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ENGLISH VERSION20 ноября 2008 22:00

How Georgia prepared for the invasion. Part 1

KP receives top-secret staff records from the Fourth Georgian Rifle Brigade

How Georgia prepared for the invasion. Part 2

The war in the South Caucasus in August remains a source of rumors and speculations around the world. The West almost unanimously continues to judge Russia as the aggressor in the conflict, which unjustly "occupied a small, defenseless Georgia." They also persist with their assertions that Russia began the war, and the Russian army prepared military operations long before the outbreak of the war in South Ossetia.

Is this how everything really happened? KP recently received top-secret documents that shed light on the actual state of affairs long before Georgian missiles fell on the rooftops of a sleeping Tskhinvali. These staff records are from the Fourth Georgian Rifle Brigade, which was the main striking force during the conflict. Pay close attention to the dates within, as they reveal the true essence of the situation. We turned to expert Vladimir Artyukhov, a senior officer at a department of the General Staff of Russia's Armed Forces, for commentary.

Secret plots...

Segments of the document, translated from Georgian

Sign over:

Chief of staff

Signature 7.08.08

Top Secret

Cop No.

Staff of the Fourth Rifle Brigade


5.15 7 August 2008


Based on the "sequence" of the order, it appears to be almost entirely American. U.S. military advisers, who had been stationed at the army base in Vaziani, really whipped their Georgian "students" into shape. But that's not the most important thing in this issue. What's most important is where it says: "5.15. 7 August." This proves the Georgians were already ready for war a day before combat began.

And reading further on...

Preliminary Order No. 02

Map No. 1:50000, K-38-64-A, K-38-90-B, K-38-64-В,


Publication 1987

Local Time

1. Conditions

Without Change (See Preliminary Order No. 01)

А. Adversary Force

Without Change (See Preliminary Order No. 01)

B. Own Force

Without Change (See Preliminary Order No. 01)


This is yet another eloquent fact that refutes the lies that have spread that "Russia prepared for the war earlier." The Georgian special forces clearly say for themselves: "Adversary Force — Without Change." And this was Aug. 7! If the Georgians had registered our convoys advancing, would they have written this? Yet Saakashvili continues to lie that the "Russians secretly occupied South Ossetia even as early as Aug. 5..."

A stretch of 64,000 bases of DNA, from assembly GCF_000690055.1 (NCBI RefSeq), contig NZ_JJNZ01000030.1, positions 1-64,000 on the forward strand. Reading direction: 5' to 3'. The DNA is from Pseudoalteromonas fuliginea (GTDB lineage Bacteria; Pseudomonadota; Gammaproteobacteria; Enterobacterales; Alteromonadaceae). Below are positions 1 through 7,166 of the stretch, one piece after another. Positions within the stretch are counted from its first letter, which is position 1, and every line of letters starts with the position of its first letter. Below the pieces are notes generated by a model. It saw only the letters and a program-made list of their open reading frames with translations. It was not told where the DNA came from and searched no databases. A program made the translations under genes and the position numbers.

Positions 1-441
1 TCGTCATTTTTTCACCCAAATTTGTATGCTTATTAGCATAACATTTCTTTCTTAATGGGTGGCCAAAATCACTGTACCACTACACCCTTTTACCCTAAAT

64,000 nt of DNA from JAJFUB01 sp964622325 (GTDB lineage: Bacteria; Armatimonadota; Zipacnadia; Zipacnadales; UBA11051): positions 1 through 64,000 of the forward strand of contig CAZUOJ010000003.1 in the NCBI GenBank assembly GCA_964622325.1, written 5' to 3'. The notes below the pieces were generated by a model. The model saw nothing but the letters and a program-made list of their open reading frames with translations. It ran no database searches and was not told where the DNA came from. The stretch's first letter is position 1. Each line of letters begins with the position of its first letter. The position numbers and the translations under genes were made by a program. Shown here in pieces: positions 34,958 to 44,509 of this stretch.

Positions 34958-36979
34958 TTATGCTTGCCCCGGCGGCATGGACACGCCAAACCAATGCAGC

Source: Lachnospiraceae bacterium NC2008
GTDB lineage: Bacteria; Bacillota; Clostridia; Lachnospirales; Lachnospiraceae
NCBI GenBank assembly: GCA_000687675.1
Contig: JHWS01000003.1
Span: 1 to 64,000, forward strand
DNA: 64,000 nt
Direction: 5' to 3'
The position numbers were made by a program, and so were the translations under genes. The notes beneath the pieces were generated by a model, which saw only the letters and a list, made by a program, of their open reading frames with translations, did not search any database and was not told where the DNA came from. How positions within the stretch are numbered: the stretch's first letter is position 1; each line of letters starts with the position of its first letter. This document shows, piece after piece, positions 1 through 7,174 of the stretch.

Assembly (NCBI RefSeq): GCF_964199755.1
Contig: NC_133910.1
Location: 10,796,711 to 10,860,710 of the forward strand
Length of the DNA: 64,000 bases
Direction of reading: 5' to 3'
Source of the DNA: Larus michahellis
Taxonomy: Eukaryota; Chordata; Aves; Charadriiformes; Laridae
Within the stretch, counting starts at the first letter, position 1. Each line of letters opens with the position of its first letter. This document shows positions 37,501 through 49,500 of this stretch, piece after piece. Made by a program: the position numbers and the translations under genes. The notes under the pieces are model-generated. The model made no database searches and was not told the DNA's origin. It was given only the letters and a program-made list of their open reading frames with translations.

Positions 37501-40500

Three days for war...

Task of the high commander

The strategic group had 72 hours to implement military actions in Samachablo (ed. South Ossetia), destroy the adversary forces and restore Georgian jurisdiction in the region.


You'd agree that if the Georgian generals had any accounts of Russian units being in South Ossetia at the time, they wouldn't have set aside a mere 72 hours to solve the conflict. Even the dumbest Georgian general wouldn't risk such adventurism. They clearly thought our peacekeepers and South Ossetian armed units would be the only forces applying resistance. This is why such a small period of time was set aside for the operations, and you can see this for yourselves in the document.

American devices

Plot of the high commander:

- Quickly implement military actions;

- Decrease risk of destroying civilian population and property;

- Destroy the adversary's force with precision strikes;

- Protect one's own forces.


The second point in this section looks a bit odd. It's unclear how these "humane" Georgians intended on lowering the risk of destroying the civilian population and property if they were mercilessly showering Grad missiles on huge areas both in and around Tskhinvali. What precision strikes were they referring to? The Georgian staff jotted this down straight from the U.S. model for staff records. There are no points that say "Protect one's own forces" in Georgian military regulations. This is also an American addition.


Divisions of the Fourth Rifle Brigade were switched to the alert state to support the strategic group at the place of dislocation no later than 11:00, Aug. 7, 2008.


Again, "11:00, Aug. 7" is just more evidence that proves the Georgian military machine was launched one day before Saakashvili's troops invaded South Ossetia.

End goals:

- Expose separatist forces in the region;

- Establish a peaceful and secure environment in the region.


The term "separatist forces" sounds odd. But it tells us a great deal. Saakashvili's army was afraid of the enemy that would apply resistance. Stress is placed on this idea in other sections of the order, too. The army is speaking out against the "political police," something like a Georgian-style gestapo.

Читать русскую версию: Как Грузия готовила вторжение

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